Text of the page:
11. Finally go through all of the Apps on the Start Screen and right tap to bring up a context menu – for any that have a “Turn live tile off” item select it.
  12. Once certain that, all of the above is accomplished you can probably turn metered mode back on under the network connection above, and then selectively turn those live tiles back on for those Apps you can’t live without but exercise some caution until you get a handle on the "new Windows experience" - I'm still experimenting with this last one.
Note that if you're connected to your router via an Ethernet cable you'll likely not find anything regarding metered connections and can skip any metered connection steps above.

In part 2 as time permits, I'll explain how to break free from the shackles of a Microsoft live account but for now, click here.
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Old Labs (VS1-329-L12FZ)

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Windows 8.1 Part 2

For those who may have fallen prey to the not so obvious ramifications of the default Microsoft Live  account login process of Windows 8.1 and would like to establish a local Windows user account instead, there's no real reason for a lengthy write-up here. Instead, TechRepublic offers a fairly straight forward article at:

If that one doesn't fit your style:

P.S. And of course see the following for additional Windows 8.x usage suggestions:
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Old Labs (VS1-329-L12FZ)

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So finally after much caution, preparation and having a lot of data left before the witching hour and monthly meter reset at midnight, I decided to turn my wife's Surface Pro with Windows 8.1 loose this AM.

I disabled metered mode and enabled live tiles for news, weather and financials like she wanted and let 'er rip for a typical day of use (email, browsing for recipes to keep me and the dogs fed, quilting sites, and some light shopping). Financials will probably increase come Monday.

Right now after about 12 hours she's consumed a whopping .04GB and the only thing I really noticed was when switching to full screen on tapping the live tiles, it's important to actually close the app rather than just switching away otherwise they consume data until closed - something akin to having multiple tabs open in your browser.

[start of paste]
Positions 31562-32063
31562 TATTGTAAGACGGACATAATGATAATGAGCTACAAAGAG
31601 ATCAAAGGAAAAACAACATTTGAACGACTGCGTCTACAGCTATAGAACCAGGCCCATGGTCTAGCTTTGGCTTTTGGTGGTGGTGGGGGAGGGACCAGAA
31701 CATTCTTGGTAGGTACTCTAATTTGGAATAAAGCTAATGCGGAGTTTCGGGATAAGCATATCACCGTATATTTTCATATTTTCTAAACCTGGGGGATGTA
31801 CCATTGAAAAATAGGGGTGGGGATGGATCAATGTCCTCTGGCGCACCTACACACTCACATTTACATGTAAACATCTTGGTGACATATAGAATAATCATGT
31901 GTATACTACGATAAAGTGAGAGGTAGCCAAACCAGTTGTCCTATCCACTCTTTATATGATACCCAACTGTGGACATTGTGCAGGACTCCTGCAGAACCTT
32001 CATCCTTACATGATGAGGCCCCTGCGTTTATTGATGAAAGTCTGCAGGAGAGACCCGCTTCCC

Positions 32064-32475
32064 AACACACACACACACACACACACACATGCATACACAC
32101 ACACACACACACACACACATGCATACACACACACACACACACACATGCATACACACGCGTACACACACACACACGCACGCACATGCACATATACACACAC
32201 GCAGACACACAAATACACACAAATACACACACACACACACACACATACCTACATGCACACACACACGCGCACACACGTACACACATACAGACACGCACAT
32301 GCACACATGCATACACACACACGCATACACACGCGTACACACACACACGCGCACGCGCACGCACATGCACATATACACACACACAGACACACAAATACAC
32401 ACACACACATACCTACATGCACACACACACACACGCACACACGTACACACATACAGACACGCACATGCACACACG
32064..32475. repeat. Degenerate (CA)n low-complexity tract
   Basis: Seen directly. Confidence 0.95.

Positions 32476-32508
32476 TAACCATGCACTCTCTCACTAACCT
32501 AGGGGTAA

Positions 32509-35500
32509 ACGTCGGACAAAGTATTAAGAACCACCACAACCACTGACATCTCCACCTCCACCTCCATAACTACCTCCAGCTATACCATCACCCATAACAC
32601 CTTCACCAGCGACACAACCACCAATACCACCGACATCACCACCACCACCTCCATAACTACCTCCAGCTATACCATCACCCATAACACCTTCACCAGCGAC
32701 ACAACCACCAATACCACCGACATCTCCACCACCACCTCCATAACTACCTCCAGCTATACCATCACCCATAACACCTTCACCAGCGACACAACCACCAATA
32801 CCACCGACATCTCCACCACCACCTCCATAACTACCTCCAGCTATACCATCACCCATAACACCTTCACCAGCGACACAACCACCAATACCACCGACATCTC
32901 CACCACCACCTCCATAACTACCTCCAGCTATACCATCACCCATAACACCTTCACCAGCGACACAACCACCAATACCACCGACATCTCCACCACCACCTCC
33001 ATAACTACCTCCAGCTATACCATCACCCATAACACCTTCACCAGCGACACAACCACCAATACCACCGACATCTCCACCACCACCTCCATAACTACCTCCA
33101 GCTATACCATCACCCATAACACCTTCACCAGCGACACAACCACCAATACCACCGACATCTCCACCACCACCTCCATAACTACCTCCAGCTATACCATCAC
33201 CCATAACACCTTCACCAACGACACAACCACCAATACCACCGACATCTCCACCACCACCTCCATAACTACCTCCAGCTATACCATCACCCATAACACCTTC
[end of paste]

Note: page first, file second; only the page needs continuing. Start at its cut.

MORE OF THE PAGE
So all of the above definitely helps including the non-Windows 8.1 tips and she's still under strict order to avoid videos (yeah, I know, I'm no fun but she can do that in the next 4 hours - actually 9 with LNFZ but that's her call).
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Is .04Gb  good.  I am new at trying to measure everything. I am working on it.  Did you read my data test post ??  What do you think.
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Old Labs (VS1-329-L12FZ)

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.04 GB simply represents her normal daily use or around 40MB and what she can live on for her needs (she's a light artsy-craftsy individual who prefers to work with her hands and use the internet more for reference purposes). On average she'll use somewhere around 1.2 GB a month, leaving me a lot to play with. with heavy use of the LNFZ, a 10 GB plan is sufficient to get my work done during the day. Everybody's needs are different, but if I find I needed more I'd either buy more or buy a bigger plan. I wish she were using .04Gb since that represents bits and would equate to 5 MB leaving me much more to play with - bits are usually used for speed representations.      

This has been a month long experiment since the Surface Pro toy came into the household and I was aware of Windows 8.1 reputation for a healthy data appetite ahead of time.

Everybody's circumstances and needs differ. There is no approved third party Exede usage monitor -  the usage monitor they provide is the only one that they rely upon in disputes.

Built-in router traffic monitoring is best in my opinion for novice users and allows monitoring multiple devices with little effort, followed by BitMeter and Networx, while Satellite Restriction Tracker (SRT) monitors what Exede thinks you are using.